by AtlasM, 2/03/15
Having owned a few awd/4wd vehicles, I have learned that not all awd/4wd is created equal. Some gadgety kinds of awd are fine, while others...not as much. Most of the articles on the new Focus RS say it has some kind of torque-vectoring awd system but don't go into details.
The Ford Performance All-Wheel-Drive system is based on twin electronically controlled clutch packs on each side of the rear drive unit. These manage the car's front/rear torque split, and can control the side-to-side torque distribution on the rear axle – delivering the "torque vectoring" capability that has a dramatic impact on handling and cornering stability.
The control unit in the rear drive unit continuously varies the front/rear and side-to-side torque distribution to suit the current driving situation, monitoring inputs from multiple vehicle sensors 100 times per second. A maximum of 70 percent of the drive torque can be diverted to the rear axle. Up to 100 percent of available torque at the rear axle can be sent to each rear wheel.
During cornering, the rear drive unit pre-emptively diverts torque to the outer rear wheel immediately based on inputs such as steering wheel angle, lateral acceleration, yaw and speed. This torque transfer has the effect of "driving" the car into the bend, achieving improved turn-in and stability, and virtually eliminating understeer.
Translation: There isn't a center differential, but the rear diff has an electronically-controlled clutch pack that can send up to 70% of the power to the rear axle. It has another clutch pack that acts as an electronic LSD for the rear axle. The rear diff does active (i.e. not brake-based) torque vectoring.
To deliver optimum driving dynamics, the Ford Performance All-Wheel-Drive system was calibrated alongside the car's advanced Electronic Stability Control, in particular the brake-based Torque Vectoring Control system that works in parallel with the torque-vectoring AWD.
Translation: The front differential is an open differential with brake-based torque vectoring.
The big question this press release doesn't address is the default front-rear torque split. Ford doesn't mention the word Haldex anywhere in their press release, but it's sounding pretty Haldex-y to me. At least that's my guess. The overall description seems very similar to Saab's XWD system, which was a Haldex Gen IV awd system combined with a rear eLSD.
The hardware consists of a Power Take-off Unit (PTU) in the front final-drive that transmits engine torque through a prop-shaft to the Rear Drive Module (RDM). This incorporates a Torque Transfer Device (TTD) and an electronically-controlled Limited Slip Differential (eLSD). Both are wet, multi-plate clutch units from Haldex.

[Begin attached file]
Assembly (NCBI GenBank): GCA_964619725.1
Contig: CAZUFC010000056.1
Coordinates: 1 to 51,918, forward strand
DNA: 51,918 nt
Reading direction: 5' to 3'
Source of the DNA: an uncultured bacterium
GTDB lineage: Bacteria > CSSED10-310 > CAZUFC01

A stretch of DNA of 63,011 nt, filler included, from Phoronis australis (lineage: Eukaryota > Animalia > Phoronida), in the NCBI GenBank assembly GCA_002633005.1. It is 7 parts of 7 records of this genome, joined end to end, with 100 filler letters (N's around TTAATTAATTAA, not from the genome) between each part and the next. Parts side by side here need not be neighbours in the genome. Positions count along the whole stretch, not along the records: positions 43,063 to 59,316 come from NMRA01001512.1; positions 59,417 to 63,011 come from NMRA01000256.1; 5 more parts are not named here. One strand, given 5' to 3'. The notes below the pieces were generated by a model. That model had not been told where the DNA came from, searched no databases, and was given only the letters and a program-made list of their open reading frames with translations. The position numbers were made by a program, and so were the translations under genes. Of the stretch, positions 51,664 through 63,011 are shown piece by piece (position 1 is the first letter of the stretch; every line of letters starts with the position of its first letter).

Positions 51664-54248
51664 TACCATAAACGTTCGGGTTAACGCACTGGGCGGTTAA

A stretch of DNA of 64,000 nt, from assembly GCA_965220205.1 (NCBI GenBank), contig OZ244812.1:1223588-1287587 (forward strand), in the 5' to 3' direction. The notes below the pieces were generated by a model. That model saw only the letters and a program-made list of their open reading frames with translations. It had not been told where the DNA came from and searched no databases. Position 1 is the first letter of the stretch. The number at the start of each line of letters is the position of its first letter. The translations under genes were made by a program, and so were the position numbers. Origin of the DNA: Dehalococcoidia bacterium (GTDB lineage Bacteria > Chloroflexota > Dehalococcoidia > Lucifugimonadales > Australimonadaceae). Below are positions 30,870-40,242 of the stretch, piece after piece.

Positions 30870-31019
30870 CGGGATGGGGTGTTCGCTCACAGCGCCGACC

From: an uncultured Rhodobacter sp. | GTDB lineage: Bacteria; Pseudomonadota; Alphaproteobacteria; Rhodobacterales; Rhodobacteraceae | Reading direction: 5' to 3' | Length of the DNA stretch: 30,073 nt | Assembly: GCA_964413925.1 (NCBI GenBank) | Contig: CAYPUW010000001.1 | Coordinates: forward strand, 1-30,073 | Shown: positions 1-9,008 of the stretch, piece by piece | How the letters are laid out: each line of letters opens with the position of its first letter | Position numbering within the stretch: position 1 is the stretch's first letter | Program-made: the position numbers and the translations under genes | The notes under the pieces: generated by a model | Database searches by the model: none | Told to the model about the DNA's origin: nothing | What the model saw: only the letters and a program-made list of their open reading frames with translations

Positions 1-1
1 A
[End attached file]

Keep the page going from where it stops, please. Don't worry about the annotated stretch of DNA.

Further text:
Also, both the Ford press release and Haldex's website talk about preemptively sending torque to the rear wheels, and Ford has used Haldex awd in other transverse-engined cars with similar platforms to the Focus.
Haldex is sometimes a bit of a dirty word. Many people have the partly-mistaken impression that Haldex awd doesn't send power to the rear wheels until the fronts slip. "Oh your car doesn't have real awd, it's just Haldex." But remember, Haldex and Ford talk about preemptively sending torque to the rear wheels.
Haldex can actually work pretty damn well for sporty handling, especially combined with a rear LSD of some sort. I used to have a Mazdaspeed 6, which had Haldex awd and a Torsen mechanical rear LSD. It was stupid easy to take turns way too fast, and rocket out of them. It was basically just an exercise in braking late, turning in, and then stomping on the gas. Based on the steering & throttle inputs, the Haldex awd would preemptively send power to the rear wheels before the fronts would spin, and that plus the Torsen rear diff gave plenty of rotation through the turn.
Really, the only major downside of a properly-tuned Haldex awd + rear LSD system is deep snow. Because there's no fixed resting torque split, Haldex tends not to keep all the wheels churning, and then you're more like in a fwd car. My MS6 with Blizzaks on it was a very capable winter car, but I got stuck a couple times in the deep stuff precisely for this reason. Even with the traction & stability control fully disabled, I couldn't get all 4 wheels to spin together. The computer couldn't quite make up its mind. Luckily that car had a handy-dandy tow hook that screwed into a mount behind a plug in the rear bumper.
So, for sporty driving and 90% of most winter driving situations, I'll bet the Focus RS is great. But if you're planning to drive through foot-deep snow drifts on a regular basis, well, can I perhaps interest you in something with a real center differential?
Here's how the Focus RS awd system works